Friday, October 28, 2016

Tzelem Elokim

By Rabbi Hershel Schachter

The Torah tells us that man was created b'zelem elokim. The Rambam (in Moreh Nevuchim) points out that this clearly cannot mean that man has the same physical features as Hashem since Hashem has no body at all. The Meshech Chochma interprets this to mean that human beings have bechira chofshis[1]. Many psychologists do not believe in bechira chofshis. They think that when a baby is born his mind is already set regarding what type of a life he will live, what type of a person he will marry, and what type of an occupation he will pursue. This opinion is contrary to our religion. We believe that just as Hashem is an original thinker and is creative, so too every normal person was given bechira chofshish, i.e. the ability to decide on his own which route to pursue in life.

The Rambam points out that if without bechira chofshish there would be no room for sechar v'onesh. The righteous only deserve to be rewarded and the sinners only deserve to be punished if they could really choose between different options. The Gemarah tells us that when every baby is born the angel who is "in charge of babies" determines whether that particular child will be intelligent, wealthy, or strong; but no decision is made by the angel whether the child will be a tzaddik or a rosha. When people make decisions in life, there are always conflicting considerations taken into account. While some people have tendencies in one direction or another, all healthy and normal individuals still have bechira chofshish to choose to ignore those tendencies and some of the considerations and be a tzaddik. This is why the novi (Yirmiyahu 9:22-23) tells us that a wealthy person should not brag about his wealth and a strong person has nothing to brag about with respect to his strength and a smart person should not brag about how bright he is. The only thing a person deserves praise for is his decision to be a tzaddik because that decision was made solely by him. The strength, the wealth and the brains were decided by the angel.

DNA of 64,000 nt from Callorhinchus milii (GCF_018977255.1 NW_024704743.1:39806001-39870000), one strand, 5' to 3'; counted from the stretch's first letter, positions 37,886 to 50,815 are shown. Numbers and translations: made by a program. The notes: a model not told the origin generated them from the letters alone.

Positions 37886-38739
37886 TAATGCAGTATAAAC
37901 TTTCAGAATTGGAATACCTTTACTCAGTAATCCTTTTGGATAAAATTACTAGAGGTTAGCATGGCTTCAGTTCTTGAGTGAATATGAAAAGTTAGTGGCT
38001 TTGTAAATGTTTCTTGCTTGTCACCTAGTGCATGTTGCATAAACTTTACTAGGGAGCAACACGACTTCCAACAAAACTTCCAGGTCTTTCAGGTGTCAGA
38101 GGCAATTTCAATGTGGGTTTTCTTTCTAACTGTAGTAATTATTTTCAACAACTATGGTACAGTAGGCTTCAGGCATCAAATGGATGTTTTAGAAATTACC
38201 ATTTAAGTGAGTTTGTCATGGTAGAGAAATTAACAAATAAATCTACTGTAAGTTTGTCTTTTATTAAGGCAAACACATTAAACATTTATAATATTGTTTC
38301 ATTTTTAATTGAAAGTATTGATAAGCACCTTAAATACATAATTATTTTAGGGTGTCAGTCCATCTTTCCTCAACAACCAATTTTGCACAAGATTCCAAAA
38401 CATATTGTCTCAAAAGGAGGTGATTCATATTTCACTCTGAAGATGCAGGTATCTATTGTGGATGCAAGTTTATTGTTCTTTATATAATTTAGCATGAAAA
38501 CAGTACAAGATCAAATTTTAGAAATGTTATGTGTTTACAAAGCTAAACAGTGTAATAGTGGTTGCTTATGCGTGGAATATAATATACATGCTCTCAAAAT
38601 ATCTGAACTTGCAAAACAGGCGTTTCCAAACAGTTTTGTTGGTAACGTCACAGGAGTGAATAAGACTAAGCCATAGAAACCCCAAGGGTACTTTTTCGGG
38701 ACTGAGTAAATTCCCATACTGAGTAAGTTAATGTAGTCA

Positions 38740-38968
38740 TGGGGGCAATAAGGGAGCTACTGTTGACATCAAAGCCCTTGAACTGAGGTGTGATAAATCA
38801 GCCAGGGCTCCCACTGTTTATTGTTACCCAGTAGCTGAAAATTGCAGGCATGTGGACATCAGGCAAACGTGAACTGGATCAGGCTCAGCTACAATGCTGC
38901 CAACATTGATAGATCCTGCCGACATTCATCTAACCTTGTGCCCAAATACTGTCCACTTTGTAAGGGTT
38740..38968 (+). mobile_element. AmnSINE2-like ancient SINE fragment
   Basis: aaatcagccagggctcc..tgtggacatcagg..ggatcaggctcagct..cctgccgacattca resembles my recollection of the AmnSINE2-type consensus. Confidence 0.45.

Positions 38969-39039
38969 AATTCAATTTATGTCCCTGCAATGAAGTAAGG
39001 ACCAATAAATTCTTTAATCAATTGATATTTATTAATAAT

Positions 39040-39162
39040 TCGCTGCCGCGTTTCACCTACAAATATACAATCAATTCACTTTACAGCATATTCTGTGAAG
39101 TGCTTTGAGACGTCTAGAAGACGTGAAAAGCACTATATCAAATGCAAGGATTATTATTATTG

The Gemarah (Berachos 33b) tells us that all aspects of human life are determined from heaven with the sole exception of yiras shomayim. The Rambam takes the term "yiras shomayim" to refer to all human activities where one exercises his bechira chofshish.

The Torah instructs us to go in the ways of Hashem in order to preserve the tzelem Elokim that was implanted within us at birth. Included in that mitzvah is that we should make decisions for ourselves. Many resha'im feel that they are exercising their bechirah chofshish to a greater extent than the tzadikim because they are daring enough to be so original as to go against the wishes of Hashem. This is clearly a misjudgment. Years ago this story used to be told about a couple that had their neighbors in their home to play a card game. The wife, who always dominated her husband, instructed when the bell rang, "Max, go answer the door". When the company sat down to play their game, the wife instructed her husband, "Max, bring in some drinks". Every two minutes she was giving her husband instructions and he was following all of her orders. In the middle of the card game, the wife wanted to show the company how obedient her husband is so she instructed him, "Max, go climb under the table and sit on the floor". Max followed orders once again. After several minutes the wife said to the husband, "Max you can come out from under the table and sit on your chair". The husband did not budge and after another two minutes she said, "Max, you can come up now". Max did not budge but stuck his finger out from under the table and said, "Tillie, I will not come out! I will show you who is boss." and he continued to sit on the floor under the table!

We all have bechira chofshish and are the "ba'alim" over our lives. Yes, we can decide with impunity to violate Hashem's mitzvos, and thereby have the feeling as if we are exercising our bechira to a greater extent than the tzadikim; but this type of showing "who is boss" is like Max's ridiculous decision to continue to sit on the floor under the table with all the company present. Yes, he showed his wife who was the "boss", but he did so in a very silly inappropriate way.

We should all imitate the ways of Hashem by exercising our bechirah chofshis in a most positive, constructive and creative fashion.

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